I step a toe into cheap territory on occasion, I admit it. I frequently bring my own water when I go to the movies. This is because I don't often want to drink soda, and the bottled water they sell at the theatre closest to me is $3.75 for 20 ounces. That's ridiculous, but maybe they have to charge that much because of people like me. So I break my own rule because I see the sign that says "No outside food or drink" every time they rip my ticket, and I'm certainly not going to fess up. I could bring in an empty bottle and fill it at the fountain, which is what I used to do, but then I can only really get it half full since water fountains usually have poor water pressure and a shallow depression.

Maybe that's a grey area, or maybe I'm a total hypocrite. I'm not sure. What are your thoughts on this?

Monday, January 3, 2011

As it is a new year and a brand new annual budget, I decided to try out a different budgeting software to see how it goes. I've heard a lot of good things about, it's free, and my current method is rather labor intensive whereas this one updates things automatically. I'm not abandoning my current method, but I'm trying out as well.

How it works:
You sign into your various accounts through's website and it pulls your financial data. This is handy because when you sign in, you get a long list including what is owed to whom and when, and also how much you have in savings. You can set savings goals and it keeps track of those, and it's all very pretty.

Initial setup:
It was very easy to add all of my accounts, and the whole process took about twenty minutes. I was very apprehensive about signing into ALL of my financial accounts through some new third-party, but since it was recommended by a friend and assured me that it won't do anything with this information, I decided to trust. I am a bit anxious, to be honest, but I'll give it a try.

After inputting your accounts, determines your monthly income and you can set up your budget. It figures out how much you pay on certain things and pre-totals how much you will likely spend in each category. This is where started to disappoint a bit. I charge pretty much everything, so has access to exactly how much I pay for certain things, but it consistently got it wrong.

For example, I noted in a previous blog that I spent $1110 on gas for 2010, or $93/month. tried to tell me that I spent $45/month on gas--believe me, I wish that was the case. I spend $200 on food per month and that includes eating told me that I spend $325 on groceries alone. They also sent me an email alert telling me that my payment of 762.39 is due on my Chase account 01/04/2011. That's simply not true, in fact, I've overpaid that card and Chase actually owes me $45. They also keep insisting that I'm overpaying car insurance and that I'm paying $1,800 every six months, which is 224% more than the average. Sure it is, and that's why I only actually pay about $600 every six months.

In addition to miscalculating a lot of what I owe, also miscalculated my savings goal. I told them that I'd like to have a years' worth of expenses in my emergency fund. According to my calculations, that's about $10,000. calculated $25,000--that's just extravagant! Sure, I'd like to have that much in my emergency fund, but I've got other things I need to pay for these days.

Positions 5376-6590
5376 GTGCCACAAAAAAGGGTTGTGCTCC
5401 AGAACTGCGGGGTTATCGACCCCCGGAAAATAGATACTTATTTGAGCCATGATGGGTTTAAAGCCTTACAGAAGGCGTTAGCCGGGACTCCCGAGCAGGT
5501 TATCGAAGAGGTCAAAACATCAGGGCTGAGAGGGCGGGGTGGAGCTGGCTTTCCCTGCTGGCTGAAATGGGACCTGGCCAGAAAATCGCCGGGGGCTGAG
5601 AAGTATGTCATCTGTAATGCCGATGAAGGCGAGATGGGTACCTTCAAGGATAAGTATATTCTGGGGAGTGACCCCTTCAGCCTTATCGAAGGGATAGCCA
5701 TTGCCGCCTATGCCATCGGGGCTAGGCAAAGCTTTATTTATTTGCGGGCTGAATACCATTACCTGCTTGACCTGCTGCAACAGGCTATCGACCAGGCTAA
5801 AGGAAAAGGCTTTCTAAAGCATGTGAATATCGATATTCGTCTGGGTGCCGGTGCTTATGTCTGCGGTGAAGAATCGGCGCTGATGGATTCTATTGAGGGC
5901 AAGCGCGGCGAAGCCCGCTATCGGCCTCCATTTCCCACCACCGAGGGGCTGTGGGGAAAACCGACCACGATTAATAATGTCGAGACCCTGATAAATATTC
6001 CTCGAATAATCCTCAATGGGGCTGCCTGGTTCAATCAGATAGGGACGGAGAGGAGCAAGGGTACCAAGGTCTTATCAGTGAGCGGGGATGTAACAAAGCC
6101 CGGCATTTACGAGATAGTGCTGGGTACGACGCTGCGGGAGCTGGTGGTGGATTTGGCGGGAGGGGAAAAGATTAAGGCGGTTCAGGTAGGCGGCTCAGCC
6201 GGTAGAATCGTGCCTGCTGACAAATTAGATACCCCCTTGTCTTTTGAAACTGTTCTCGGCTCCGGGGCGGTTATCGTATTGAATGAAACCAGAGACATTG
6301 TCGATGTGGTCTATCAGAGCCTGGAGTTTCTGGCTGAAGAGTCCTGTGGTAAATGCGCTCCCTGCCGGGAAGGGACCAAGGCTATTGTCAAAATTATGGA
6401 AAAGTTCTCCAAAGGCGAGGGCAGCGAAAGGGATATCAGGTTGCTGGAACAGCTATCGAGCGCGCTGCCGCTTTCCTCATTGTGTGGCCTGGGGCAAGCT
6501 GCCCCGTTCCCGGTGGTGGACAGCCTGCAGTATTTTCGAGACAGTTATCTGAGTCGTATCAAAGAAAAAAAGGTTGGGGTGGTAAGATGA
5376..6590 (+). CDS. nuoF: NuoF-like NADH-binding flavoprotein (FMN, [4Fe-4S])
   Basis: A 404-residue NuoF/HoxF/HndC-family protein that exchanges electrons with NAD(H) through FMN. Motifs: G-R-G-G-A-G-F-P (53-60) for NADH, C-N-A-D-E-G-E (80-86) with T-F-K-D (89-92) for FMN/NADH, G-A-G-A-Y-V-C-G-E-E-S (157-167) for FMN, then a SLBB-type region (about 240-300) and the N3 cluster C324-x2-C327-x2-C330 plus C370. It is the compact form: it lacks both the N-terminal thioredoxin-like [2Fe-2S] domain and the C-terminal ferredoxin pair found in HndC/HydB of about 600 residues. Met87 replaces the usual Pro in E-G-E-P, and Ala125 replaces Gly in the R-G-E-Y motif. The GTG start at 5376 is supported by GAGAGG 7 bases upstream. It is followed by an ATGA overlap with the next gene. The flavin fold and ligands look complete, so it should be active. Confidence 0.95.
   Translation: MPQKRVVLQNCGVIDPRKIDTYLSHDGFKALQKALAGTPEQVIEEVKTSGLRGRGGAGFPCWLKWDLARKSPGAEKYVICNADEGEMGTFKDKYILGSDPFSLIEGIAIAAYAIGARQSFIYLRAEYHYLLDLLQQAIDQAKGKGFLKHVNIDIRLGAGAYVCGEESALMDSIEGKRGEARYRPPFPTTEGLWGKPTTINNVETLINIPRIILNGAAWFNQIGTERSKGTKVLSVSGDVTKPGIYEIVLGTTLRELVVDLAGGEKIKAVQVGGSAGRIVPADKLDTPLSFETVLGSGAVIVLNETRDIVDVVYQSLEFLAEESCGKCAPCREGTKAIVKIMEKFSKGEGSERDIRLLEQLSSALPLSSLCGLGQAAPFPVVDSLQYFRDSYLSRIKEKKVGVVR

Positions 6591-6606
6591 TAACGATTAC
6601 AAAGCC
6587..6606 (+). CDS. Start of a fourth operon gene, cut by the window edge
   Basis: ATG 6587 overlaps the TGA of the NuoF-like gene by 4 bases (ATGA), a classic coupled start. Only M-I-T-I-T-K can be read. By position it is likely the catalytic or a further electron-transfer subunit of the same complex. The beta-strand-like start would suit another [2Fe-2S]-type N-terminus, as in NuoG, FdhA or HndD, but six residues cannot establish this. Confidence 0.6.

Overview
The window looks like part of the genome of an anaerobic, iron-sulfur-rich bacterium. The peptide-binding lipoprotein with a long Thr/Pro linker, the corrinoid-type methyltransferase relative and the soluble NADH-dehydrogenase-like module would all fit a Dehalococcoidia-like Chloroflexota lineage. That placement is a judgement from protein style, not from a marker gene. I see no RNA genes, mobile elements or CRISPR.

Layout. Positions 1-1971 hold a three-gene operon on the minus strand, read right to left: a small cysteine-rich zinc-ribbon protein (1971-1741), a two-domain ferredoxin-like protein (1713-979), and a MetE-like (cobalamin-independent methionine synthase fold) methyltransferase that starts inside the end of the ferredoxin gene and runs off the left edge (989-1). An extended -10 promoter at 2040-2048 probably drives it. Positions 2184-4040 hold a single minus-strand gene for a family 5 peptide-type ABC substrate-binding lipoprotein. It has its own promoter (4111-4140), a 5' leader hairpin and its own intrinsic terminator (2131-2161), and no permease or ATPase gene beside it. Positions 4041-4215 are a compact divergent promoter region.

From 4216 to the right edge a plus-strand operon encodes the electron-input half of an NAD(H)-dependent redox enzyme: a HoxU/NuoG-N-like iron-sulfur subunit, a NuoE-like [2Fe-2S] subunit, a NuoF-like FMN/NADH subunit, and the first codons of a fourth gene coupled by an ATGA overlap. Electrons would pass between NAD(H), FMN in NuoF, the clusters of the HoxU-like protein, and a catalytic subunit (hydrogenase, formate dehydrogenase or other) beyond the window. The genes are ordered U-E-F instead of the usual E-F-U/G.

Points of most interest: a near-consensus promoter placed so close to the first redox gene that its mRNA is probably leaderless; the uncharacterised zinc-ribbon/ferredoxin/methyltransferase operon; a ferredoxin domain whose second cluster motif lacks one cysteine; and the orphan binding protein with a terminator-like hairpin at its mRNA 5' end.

I'll keep using it, and see if these initial kinks smooth out. It is very handy the way all my accounts are right there, but I just don't know if I completely trust it. I feel like I've given up too much control.

Stay tuned...

Saturday, January 1, 2011

2010--not too shabby

I began 2010 with a diminished savings account and one 19-hour-a-week job plus freelance work, and end it with an almost replenished savings account in a better bank (I actually earn interest now!) and a second 15-to-19-hour-per-week job allowing me that savings replenishment.

Looking back over my budget, I underspent for the year in the food column by $43, but overspent on both alcohol and clothes. I don't set spending limits in my other columns, but my misc column was higher than I would have liked. I spent $1110 on gas for my car or about $93 per month. That figure makes me feel physically ill, but there's not much I can really do about it as I now have two commutes.

Despite spending an obscene amount of money on gas, I have saved quite a bit and also put some toward my student loans, though that money is just going toward interest at this point, but interest is tax-deductible!

Goals for 2011 are as follows:
  1. Replenish savings account completely. I want to have a minimum balance of $10,000 in my savings. This the amount of money that it would take to keep me financially afloat for a year if something should happen to both of my jobs. Once I hit $10,000, I will continue to save, but less aggressively, turning my focus instead to...
  2. Those blasted student loans. I'm in deferment right now, but will come into repayment in May or June (I should really figure that out). I intend to keep making the small payments I have been while focusing on savings until I'm in repayment, then I will most likely be putting every spare cent toward that large, scary number. Should be a superfun.
  3. Keep looking for tweaks to save money and keep socking money into the old travel fund. Just because I owe direct loans a limb doesn't mean I can't have some (responsible) fun (within reason).
  4. And my perennial goal--remember that I have pretty much everything I need and don't get caught up in the yearning for stuff. I have stuff--I'm running out of places for it.
How about you, what are your goals?